Ethics Commissioner Mary Dawson was warned as far back as September that Finance Minister Bill Morneau could be in a conflict of interest over a bill he was spearheading that benefits his family firm, but the federal watchdog didn't launch a formal examination until November when controversy over the matter had dominated the House of Commons for weeks.
A group representing retired Canada Post workers hand-delivered a letter to Ms. Dawson's office on Sept. 18, outlining its concern about the Finance Minister's shares in Morneau Shepell and his involvement in drafting legislation to rewrite federal pension law.
Bill C-27, sponsored by Mr. Morneau, opens the door for Crown corporations and federally regulated employers, including airlines, banks and telecommunication firms, to convert secure defined-benefit pension plans into less-secure target-benefit plans (TBPs).
The Canada Post Pension Advisory Council told Ms. Dawson that Mr. Morneau was receiving dividends and income from his shares in his family's human-resources and pension-planning firm when he introduced the bill, which would shift the retirement savings risk to employees.
Peter Whitaker of the council also pointed out that Mr. Morneau was executive chair at Morneau Shepell in 2012 when it purchased the pension administrative branch of Mercer Canada – the chief actuary for Canada Post.
He told Ms. Dawson that Bill C-27 could benefit Mr. Morneau as a shareholder of Morneau Shepell because the firm stood to benefit from the shift to TBPs. At the time, Mr. Morneau owned one million shares valued at $21-million.
"This will translate into increased cash flows to firms like Morneau Shepell. These actuarial firms would be the big winners if defined benefit pension plans are converted to TBPs," Mr. Whitaker wrote.
"Minister Morneau should have known or reasonably should know that in making the decision to introduce Bill C-27 in October 19, 2016, he would be in a conflict of interest."
Mr. Whitaker, who sent the same letter outlining the concerns to Mr. Morneau's office, urged the Ethics Commissioner to order the Finance Minister to recuse himself from any further dealings with Bill C-27 and investigate him for potential conflict of interest.
Mr. Morneau has defended his actions, saying he followed Ms. Dawson's advice and used an ethics screen in which his chief of staff was designated to make sure he was not in a conflict of interest.
However, he has acknowledged he did not recuse himself from discussions involving C-27, arguing that he did not believe his sponsorship of the legislation was a conflict.
Ms. Dawson's office did not respond to Mr. Whitaker's letter, delivered about one month before the opposition parties asked her to investigate.
On Nov. 9, Ms. Dawson announced an official examination of whether Mr. Morneau contravened federal ethics law when he introduced Bill C-27.
Ms. Dawson's office, speaking to The Globe and Mail last week, defended its conduct. A spokeswoman said that while the Morneau inquiry was launched in response to requests from the NDP and Conservatives, "Ethics Commissioner Mary Dawson had been contemplating the matter for some time."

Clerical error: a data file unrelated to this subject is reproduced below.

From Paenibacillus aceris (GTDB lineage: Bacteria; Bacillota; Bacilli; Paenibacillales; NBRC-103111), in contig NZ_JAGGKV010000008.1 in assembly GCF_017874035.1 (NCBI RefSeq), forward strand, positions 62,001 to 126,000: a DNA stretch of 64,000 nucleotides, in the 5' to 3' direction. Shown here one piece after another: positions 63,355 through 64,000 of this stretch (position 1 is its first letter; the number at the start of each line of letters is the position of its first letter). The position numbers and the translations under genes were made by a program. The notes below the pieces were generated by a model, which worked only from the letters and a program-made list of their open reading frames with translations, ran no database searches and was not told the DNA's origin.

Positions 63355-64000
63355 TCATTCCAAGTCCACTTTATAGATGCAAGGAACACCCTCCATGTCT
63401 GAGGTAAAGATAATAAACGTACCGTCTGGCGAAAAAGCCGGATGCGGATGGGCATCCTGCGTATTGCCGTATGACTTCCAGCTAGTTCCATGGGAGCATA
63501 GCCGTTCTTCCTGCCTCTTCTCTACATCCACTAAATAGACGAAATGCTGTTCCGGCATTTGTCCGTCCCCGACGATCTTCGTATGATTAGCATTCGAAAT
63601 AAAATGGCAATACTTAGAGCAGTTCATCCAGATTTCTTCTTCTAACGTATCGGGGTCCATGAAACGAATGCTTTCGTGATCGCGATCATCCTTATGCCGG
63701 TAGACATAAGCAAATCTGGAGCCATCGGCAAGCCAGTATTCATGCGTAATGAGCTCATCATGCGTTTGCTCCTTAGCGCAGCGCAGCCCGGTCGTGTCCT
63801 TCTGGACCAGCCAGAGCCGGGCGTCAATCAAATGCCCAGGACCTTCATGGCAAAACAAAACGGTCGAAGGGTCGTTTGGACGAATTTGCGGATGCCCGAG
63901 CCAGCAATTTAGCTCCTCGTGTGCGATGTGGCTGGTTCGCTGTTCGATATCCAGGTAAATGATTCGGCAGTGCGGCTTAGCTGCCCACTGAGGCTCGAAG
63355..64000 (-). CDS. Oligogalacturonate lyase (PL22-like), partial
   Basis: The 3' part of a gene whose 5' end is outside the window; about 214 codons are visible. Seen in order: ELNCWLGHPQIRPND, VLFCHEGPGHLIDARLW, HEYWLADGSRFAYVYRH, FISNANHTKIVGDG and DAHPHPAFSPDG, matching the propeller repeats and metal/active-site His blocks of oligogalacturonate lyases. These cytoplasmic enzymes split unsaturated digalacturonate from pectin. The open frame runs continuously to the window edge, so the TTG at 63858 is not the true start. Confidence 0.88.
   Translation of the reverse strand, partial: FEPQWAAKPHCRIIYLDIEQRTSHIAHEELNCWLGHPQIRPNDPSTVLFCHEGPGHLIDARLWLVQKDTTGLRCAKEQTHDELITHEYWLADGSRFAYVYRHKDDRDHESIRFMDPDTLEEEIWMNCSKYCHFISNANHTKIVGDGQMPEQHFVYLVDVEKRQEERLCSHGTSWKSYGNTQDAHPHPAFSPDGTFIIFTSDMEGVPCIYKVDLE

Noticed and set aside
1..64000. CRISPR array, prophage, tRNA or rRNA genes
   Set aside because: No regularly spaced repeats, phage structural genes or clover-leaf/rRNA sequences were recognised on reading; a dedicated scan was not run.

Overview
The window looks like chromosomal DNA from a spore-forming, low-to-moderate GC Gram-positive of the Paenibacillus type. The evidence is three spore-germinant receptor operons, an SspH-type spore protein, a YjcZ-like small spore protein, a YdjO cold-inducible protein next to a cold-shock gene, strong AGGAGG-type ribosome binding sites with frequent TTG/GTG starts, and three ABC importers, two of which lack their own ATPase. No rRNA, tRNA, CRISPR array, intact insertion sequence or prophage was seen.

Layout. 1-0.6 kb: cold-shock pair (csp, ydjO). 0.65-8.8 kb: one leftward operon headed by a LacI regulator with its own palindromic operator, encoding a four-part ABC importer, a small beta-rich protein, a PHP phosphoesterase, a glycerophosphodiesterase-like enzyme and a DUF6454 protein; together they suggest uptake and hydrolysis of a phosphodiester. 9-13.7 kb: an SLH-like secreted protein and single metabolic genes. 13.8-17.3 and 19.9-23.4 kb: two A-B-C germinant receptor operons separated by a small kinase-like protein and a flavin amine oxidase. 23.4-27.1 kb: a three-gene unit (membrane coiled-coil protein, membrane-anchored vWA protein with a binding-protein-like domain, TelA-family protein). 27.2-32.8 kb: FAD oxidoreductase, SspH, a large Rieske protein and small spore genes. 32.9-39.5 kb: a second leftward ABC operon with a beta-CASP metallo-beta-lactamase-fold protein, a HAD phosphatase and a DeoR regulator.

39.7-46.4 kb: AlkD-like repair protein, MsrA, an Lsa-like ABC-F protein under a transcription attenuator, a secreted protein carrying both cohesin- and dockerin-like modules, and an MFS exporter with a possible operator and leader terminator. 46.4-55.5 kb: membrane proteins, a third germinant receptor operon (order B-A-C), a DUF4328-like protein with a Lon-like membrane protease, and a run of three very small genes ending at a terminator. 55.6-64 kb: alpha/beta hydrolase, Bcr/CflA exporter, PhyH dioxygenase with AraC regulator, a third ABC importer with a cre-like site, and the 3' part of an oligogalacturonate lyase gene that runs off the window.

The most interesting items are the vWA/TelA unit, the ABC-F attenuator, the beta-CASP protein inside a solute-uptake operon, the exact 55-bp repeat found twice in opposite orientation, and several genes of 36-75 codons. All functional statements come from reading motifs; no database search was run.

After the questions from The Globe this past week, the Ethics Commissioner's office sent an e-mail to Mr. Whitaker on Friday to confirm her inquiry. Ms Dawson's office said the Conflict of Interest Act as currently written does not obligate her to launch inquiries from complaints filed from the public.
NDP MP Nathan Cullen said Ms. Dawson should have started asking tough questions about Mr. Morneau's shares and Bill C-27 as soon as she got the letter from the postal retirees' council since she knew that the Finance Minister had not divested his shares or put them in a blind trust.
"This is about the integrity of Morneau and Ms. Dawson's office," he said. "They either hoped the problem would go away or they didn't think it was a problem."
Mr. Whitaker said he is disappointed with how Ms. Dawson handled his complaint but he is hopeful the controversy will force the Trudeau government to withdraw Bill C-27.
"The legislation in our view is clearly tainted," Mr. Whitaker told The Globe. "They better get back to the drawing board and start from square one and really have proper consultations before they ever come back with a scheme that would have companies like Morneau Shepell get rich off our backs."
Opposition parties note that Mr. Morneau advocated for a shift to these target-benefit plans when at Morneau Shepell and argue that the firm stands to benefit because existing clients might want to switch to target-benefit plans from defined-benefit plans. Also, they say, the new legislation would require actuarial valuations every year, which could mean more work.
Mr. Morneau's shares in Morneau Shepell rose by nearly $1-million in value in the first few days after he introduced the legislation to rewrite federal pension law, which he had advocated for while still in the private sector.
At the time the bill was tabled, Mr. Morneau was relying on an ethics loophole to continue to indirectly own one million shares in Morneau Shepell.
As The Globe first reported in October, Mr. Morneau ran the Finance Department for nearly two years without putting his substantial assets into a blind trust.
The Finance Minister has since reversed course and announced that he would put all his assets in a blind trust, sell off his entire portfolio of Morneau Shepell shares and donate to charity the $5.3-million in profit these stocks had earned since he joined the federal cabinet.
When he was still executive chair of Morneau Shepell, the company founded by his father, Mr. Morneau helped sponsor a public policy forum on pension reform in October of 2014 that talked up the measures he included in Bill C-27.